The mayor of Philadelphia, who is a strong supporter of equal marriage, has been accused of discrimination for saying he will not officiate at same-sex weddings until after a court challenge to the legality of licencing such weddings has been resolved.

A spokesman for Mayor Michael Nutter made the announcement on Monday. It was met with disappointment by a Philadelphia gay couple who asked the mayor to oversee their wedding after they obtained their marriage licence in Montgomery County.

The administration of Governor Tom Corbett, and the Pennsylvania health department are suing D Bruce Hanes, a county clerk who has issued over a hundred marriage licences to same-sex couples, defying a state ban on equal marriage, because he said he thought it was unconstitutional.

D Bruce Hanes, the register of wills in Montgomery County in southeast Pennsylvania previously said he wants to come down “on the right side of history and the law”, as he originally agreed to issue a licence to two women who contacted him in July.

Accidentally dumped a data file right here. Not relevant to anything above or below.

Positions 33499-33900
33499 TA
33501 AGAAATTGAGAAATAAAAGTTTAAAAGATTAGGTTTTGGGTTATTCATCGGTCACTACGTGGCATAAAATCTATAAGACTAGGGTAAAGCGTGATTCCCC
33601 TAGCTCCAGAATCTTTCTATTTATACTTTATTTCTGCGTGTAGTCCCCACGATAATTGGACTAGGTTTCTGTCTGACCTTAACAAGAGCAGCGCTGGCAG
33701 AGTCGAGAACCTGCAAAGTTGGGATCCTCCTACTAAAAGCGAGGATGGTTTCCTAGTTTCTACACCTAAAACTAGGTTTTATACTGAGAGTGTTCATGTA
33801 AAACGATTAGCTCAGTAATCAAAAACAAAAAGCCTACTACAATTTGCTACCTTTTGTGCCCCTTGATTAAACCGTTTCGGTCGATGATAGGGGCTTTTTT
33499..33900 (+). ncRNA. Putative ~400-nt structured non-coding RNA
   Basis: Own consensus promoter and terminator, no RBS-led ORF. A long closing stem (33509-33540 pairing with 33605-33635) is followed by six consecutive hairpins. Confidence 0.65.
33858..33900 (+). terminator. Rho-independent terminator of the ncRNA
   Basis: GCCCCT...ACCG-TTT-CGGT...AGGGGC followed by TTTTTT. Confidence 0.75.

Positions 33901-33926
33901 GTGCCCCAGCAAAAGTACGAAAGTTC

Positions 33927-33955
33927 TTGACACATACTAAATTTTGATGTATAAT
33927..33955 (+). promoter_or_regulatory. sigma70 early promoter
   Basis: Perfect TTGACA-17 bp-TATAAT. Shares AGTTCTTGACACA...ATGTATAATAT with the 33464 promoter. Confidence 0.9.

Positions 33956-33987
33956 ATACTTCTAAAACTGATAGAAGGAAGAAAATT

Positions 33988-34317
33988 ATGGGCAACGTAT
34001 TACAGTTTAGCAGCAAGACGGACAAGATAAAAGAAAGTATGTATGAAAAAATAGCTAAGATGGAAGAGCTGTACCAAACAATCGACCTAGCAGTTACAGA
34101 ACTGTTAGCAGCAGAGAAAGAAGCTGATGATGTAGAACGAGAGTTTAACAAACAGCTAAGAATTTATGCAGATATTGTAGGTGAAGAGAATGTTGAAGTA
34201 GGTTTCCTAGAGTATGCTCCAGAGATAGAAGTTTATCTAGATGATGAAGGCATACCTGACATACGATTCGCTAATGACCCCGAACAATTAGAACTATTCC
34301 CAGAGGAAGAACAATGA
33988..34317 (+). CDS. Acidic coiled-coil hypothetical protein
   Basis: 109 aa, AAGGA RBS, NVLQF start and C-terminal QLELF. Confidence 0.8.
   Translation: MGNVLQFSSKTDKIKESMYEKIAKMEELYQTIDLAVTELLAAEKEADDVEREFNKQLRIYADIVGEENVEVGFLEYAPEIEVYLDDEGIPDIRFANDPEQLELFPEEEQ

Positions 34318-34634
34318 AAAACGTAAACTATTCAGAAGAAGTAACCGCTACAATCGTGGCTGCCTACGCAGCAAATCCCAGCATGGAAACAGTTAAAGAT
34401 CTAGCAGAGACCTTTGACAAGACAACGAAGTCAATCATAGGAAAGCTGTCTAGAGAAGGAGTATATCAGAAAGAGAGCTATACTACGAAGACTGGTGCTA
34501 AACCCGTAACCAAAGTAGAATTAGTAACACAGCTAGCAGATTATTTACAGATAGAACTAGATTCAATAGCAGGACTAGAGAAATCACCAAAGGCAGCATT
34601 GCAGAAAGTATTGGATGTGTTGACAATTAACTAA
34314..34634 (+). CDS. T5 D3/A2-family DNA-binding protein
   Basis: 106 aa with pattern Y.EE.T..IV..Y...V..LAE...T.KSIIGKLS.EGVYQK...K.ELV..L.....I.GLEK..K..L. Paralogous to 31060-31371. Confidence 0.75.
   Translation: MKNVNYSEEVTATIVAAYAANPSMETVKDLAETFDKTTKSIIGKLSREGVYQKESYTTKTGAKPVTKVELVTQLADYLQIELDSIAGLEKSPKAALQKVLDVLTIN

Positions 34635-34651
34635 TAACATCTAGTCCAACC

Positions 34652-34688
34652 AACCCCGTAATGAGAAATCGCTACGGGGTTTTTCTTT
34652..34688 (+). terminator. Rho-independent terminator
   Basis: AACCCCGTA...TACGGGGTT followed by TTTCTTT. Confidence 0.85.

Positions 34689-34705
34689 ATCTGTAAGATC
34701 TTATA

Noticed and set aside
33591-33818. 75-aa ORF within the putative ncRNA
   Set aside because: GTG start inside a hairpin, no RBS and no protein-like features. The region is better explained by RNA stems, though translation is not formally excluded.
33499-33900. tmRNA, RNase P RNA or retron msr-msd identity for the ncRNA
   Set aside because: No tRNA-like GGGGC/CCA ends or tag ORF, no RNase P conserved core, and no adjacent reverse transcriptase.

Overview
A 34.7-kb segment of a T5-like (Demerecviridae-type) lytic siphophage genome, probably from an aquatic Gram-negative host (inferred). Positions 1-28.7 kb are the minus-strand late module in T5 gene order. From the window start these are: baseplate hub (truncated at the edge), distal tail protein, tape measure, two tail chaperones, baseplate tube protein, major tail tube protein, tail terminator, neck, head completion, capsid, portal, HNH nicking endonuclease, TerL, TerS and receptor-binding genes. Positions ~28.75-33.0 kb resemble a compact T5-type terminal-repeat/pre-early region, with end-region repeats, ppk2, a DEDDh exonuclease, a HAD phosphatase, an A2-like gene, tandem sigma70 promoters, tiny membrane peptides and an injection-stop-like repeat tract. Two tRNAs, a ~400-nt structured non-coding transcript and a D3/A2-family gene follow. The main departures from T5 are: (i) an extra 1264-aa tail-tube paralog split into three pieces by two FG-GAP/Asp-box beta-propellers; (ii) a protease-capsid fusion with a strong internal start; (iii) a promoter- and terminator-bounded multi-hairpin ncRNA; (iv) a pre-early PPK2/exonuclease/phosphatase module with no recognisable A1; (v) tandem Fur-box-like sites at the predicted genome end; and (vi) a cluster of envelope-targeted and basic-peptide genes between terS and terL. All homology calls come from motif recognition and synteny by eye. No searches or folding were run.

“It’s discrimination,” said Marcus Saitschenko, 52, who wants to marry Jim Goldstein, his partner of 22 years. The couple obtained their licence from Hanes. “I’m asking the mayor to do the right thing.”

The director of the city’s LGBT Affairs Office, Gloria Casarez, denied the accusation of discrimination, saying that the request “had not been denied”. She said, rather, that the city wants to be sure that marriages performed there, “are on firm legal ground”.

A spokesman for Nutter, Mark McDonald, said the request for him to marry the couple was the same as asking him to break the state’s 1996 Marriage Law, which specifically defines marriage as between one man and one woman.

McDonald said Nutter supports the American Civil Liberties Union’s legal challenge to the law, but the ACLU said McDonald is taking “a fraught position”, on the issue.